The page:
Nothing of Rosella Faraone’s paintings is ordinary. The names that she gives to her paintings are a sort of guide for entering into the greatly complex game of meanings, which she intends to attribute to her paintings. Examining, for example, a works of relatively small dimension christened Metamorfosi (2009), there is a foreground of a white beach bristling with transparent mugs, whilst in the background we see a red plane of varying intensity of colour. Finally, a disc, which gives the impression of a rising sun but made with a dull gold and with numerous irregularities. In the case of the sun, there is an evident paradox with the title, that is to say the choice of the chromatic harmonies and the ambiguous nature of the solar disc (the image created is there). In reality, strange and opposing sensations hide from Metamorfosi which sends us back to a world of sensations and visual, tactile and unreal dreams. The cosmological theme is still present but the interpretation of the gestation between the most secret subconscious is doubled. In Reminiscenze dell’anima (2009) a similar phenomenon was produced. We see the rocky and tormented surface of a hostile territory underneath a beautiful blue sky overseas whilst another golden blue body hangs over it losing, stone after stone, its layers. A creation from the same year, entitled Crepuscolo della vita presents a very similar device. A rough foreground with white and pink rocks, a red - almost black – sky and two golden yellow rocky stars. These two works have something in common; the contemplation of an uncertain sky, of a land where nothing is human. They are dream states that are represented in both cases. These special fantasies were established in the majority of her paintings, for example in Itinerari su Marte (2008) small islands bordered with gold linking one to another can be seen on a blue background. The form itself of this grand circle allows doubt to remain, as in Genesi di Stelle (2009) where only the title gives us Ariadne’s thread. Is it about the pale blue visions or, on the contrary, is it about the unknown visions from above governed in every case by single aesthetic impulses of the creator? Maremoto (2009) proves that the dynamics of the act prevails over the subject, which has more to do with emotions than with its material production.
Moreover, as Le mie isole (2009) demonstrates, the artist felt the desire to trace the map of the interior world, since the universe, which she described in her own way, resembles the geography which she invented to describe her most secret emotions.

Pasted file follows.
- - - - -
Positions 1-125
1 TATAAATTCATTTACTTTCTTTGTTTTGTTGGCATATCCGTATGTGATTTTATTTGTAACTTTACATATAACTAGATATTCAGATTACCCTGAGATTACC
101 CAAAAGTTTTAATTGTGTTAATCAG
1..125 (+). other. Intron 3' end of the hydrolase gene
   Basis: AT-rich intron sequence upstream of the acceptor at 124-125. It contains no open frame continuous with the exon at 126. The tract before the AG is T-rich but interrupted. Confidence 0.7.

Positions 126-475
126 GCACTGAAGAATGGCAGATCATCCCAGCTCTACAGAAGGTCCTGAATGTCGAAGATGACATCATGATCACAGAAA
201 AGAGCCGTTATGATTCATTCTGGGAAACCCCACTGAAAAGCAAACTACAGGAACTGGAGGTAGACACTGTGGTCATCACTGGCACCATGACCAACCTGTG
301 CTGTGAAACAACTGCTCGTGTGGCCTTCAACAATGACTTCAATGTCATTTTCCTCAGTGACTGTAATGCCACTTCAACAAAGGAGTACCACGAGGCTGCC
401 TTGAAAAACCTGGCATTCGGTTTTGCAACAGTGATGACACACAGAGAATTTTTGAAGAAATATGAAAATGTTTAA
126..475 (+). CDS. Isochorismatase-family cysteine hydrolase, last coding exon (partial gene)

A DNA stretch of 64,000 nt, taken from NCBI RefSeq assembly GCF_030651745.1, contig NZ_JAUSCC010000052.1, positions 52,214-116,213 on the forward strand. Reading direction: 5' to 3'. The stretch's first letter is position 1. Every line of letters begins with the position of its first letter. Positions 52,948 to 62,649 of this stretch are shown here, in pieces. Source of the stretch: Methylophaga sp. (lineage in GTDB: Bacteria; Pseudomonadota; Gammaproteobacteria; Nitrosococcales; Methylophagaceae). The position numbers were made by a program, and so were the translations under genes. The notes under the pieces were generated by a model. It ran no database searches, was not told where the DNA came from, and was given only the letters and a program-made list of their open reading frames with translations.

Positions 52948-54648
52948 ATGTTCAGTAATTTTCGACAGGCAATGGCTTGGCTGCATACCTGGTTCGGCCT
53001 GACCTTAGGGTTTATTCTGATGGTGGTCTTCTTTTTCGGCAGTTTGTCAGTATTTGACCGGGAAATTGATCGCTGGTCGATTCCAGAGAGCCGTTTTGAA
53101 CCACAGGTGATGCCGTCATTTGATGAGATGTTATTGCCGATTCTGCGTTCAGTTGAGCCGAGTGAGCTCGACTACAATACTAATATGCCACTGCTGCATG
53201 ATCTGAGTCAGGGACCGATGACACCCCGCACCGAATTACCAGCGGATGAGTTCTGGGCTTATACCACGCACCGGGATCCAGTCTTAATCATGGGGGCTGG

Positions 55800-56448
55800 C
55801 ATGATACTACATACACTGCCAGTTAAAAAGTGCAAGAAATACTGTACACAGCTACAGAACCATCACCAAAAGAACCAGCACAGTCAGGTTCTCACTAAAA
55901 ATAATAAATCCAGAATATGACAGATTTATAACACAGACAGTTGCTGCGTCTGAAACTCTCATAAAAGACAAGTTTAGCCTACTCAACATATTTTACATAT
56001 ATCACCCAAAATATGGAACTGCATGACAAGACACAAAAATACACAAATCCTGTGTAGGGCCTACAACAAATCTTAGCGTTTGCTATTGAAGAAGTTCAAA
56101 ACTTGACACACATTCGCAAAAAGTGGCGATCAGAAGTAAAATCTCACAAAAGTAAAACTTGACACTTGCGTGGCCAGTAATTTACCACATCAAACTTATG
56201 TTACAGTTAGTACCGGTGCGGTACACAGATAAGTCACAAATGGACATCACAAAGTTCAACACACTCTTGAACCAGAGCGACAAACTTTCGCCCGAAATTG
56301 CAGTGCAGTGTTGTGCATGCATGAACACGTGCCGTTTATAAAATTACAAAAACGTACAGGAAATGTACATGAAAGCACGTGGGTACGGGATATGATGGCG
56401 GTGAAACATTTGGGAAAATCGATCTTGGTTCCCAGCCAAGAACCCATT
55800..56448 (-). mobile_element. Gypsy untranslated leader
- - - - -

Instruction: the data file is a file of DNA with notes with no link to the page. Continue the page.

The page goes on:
Passione (2007) quickly arrives to allows us to partly reconsider the opinion made (perhaps too early) about her artistic production. It is certain that the deep and close relationship with the galactic and terrestrial worlds have given her the essential representative materials that develop from one painting to another. It is equally as certain that the titles that she has chosen accentuate this general inclination. However, will it not be a recall to conceal or at least render the sensations, feelings and compulsions relative, which are the most incisive expressions of that which she cannot express without crossing the artistic perspective which transposes and dignifies everything? Meditazione (2008) could be presented as a group of golden stars closed in a decorative circle of the same golden colour. Even though she has felt the necessity to give her works different kinds of titles, always linked to the spiritual life, this is not done on a whim or from an impulse. Rossella Faraone wanted to insist on the fact that cosmogony and her maps were first and foremost in her escaping thought map and the powerful ghosts that behave reluctantly. From the depths of her subconscious a sensual, exasperate and exuberant art flows which reveals angles and obscure forces with the glow of all the delicate or semi-precious stones and gold. A revised impulse given by an acute consciousness of the divine and the experience of the sublime given from the mystical, deserted and marvellous route which exceeds the individual to reach the universal.
If one stops in front of a Rossella Faraone works and examines it without prejudice of its reality, one would state that it does not allow us to develop only one interpretation. Her works possess multiple meanings which complement each other and at times unusual contrasts infiltrate the picture. Every one of these interpretations gives more strength, weight and density. The originality of her compositions rests on a contradiction between the value of the materials she uses and their decorative nature which conflicts with their explosive nature. We can bet that in the near future, her works will have a more sophisticated appearance. Proof of this can be seen in a small composition (Hansel e Gretal 2006-2007), which is far from Faraone’s normal works in both spirit and title. It is built in an unusual way and compares a pink space with a bright blue space. This famous story by the Grimm Brothers taken from their first collection of fairy tales, Children and Household Takes (1812) tells the story of a brother and a sister who are abandoned by their parents because they are no longer able to feed them. The siblings meet a cannibalistic witch in a bread house from which they manage to escape. For Faraone it could have been another direction to take.
Just as in other times it was common to paint with gold and paint with stones to create altar pieces that decorated altars in Europe during the Renaissance and the baroque period, for Rossella Faraone painting with stones and working with gold is what gives her originality. You can hear the words of Bishop Marbod’s poem Sulle dodici pietre preziose che servono alle fondamenta della città celeste echoing in the air, which is a comment to John’s apocalypse:

“People of the celestial land
Sing to the king of kings;
He is the supreme creator
Of the celestial city
Whose buildings
Have foundations here
“Jasper, for its green colour
Brings the freshness of faith
Which, perfect with all of man,
Never loses its strength;
And thanks to its protection
They have withstood the devil.
“ Sapphire in appearance,
Is similar to the heavenly throne;
It represents the heart of the plain,
Who wait with firm hope,
And whose lives and conduct

Sing to God in the highest […]”

Manipulating expensive stones with dexterity and impressive science in the same way as she manipulates coloured pigments Faraone explores an undiscovered territory where touch is as important as sight – an enchanted universe of art, enriched by her awareness, in the glow of an abstraction taken by the hidden strength of her desire.

Paris, July-August 2010